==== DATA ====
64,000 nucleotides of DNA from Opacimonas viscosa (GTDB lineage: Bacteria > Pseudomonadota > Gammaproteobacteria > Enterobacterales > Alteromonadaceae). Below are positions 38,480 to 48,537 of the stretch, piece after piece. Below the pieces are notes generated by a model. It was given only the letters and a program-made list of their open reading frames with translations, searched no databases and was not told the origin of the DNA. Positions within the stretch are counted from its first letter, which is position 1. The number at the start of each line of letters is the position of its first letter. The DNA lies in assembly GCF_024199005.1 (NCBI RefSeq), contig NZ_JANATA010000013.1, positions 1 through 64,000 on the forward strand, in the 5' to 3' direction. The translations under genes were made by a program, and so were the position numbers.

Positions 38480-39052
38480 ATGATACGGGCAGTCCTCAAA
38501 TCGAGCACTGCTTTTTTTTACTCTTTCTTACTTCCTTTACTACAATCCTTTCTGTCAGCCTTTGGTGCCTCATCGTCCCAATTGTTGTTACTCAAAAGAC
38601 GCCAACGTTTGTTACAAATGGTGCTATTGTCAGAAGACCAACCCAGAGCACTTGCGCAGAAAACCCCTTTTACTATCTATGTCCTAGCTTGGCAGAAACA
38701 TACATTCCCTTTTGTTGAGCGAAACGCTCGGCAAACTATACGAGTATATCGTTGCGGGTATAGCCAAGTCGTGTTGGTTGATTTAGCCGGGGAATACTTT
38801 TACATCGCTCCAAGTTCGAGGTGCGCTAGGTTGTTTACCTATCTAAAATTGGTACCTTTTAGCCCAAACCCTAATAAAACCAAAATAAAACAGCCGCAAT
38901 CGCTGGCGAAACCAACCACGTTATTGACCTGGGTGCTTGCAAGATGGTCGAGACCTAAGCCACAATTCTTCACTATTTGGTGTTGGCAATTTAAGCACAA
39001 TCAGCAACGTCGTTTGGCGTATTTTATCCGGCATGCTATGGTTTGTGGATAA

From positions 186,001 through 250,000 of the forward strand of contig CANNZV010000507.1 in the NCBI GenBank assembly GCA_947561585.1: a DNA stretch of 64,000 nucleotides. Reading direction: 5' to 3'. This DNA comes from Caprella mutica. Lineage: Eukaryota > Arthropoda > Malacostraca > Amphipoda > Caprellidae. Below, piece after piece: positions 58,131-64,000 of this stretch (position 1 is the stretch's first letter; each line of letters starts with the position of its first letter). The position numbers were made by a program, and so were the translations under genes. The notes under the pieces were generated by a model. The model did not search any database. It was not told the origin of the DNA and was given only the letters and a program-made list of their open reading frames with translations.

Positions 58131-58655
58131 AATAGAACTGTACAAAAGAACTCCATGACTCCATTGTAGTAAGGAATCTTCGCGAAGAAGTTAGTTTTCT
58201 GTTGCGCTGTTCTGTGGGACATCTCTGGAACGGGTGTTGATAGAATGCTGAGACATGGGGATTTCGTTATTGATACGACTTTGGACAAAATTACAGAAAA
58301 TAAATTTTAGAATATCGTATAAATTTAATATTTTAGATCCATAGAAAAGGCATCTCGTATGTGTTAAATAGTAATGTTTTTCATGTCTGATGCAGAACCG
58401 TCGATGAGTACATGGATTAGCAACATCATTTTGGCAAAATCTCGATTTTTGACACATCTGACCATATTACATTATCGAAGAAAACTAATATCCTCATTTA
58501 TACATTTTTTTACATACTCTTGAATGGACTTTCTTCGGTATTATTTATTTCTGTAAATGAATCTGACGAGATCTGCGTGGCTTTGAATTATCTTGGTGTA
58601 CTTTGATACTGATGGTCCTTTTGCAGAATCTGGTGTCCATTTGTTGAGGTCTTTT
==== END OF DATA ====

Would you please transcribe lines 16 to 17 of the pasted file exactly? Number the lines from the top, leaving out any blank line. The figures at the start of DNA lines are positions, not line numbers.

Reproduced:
58501 TACATTTTTTTACATACTCTTGAATGGACTTTCTTCGGTATTATTTATTTCTGTAAATGAATCTGACGAGATCTGCGTGGCTTTGAATTATCTTGGTGTA
58601 CTTTGATACTGATGGTCCTTTTGCAGAATCTGGTGTCCATTTGTTGAGGTCTTTT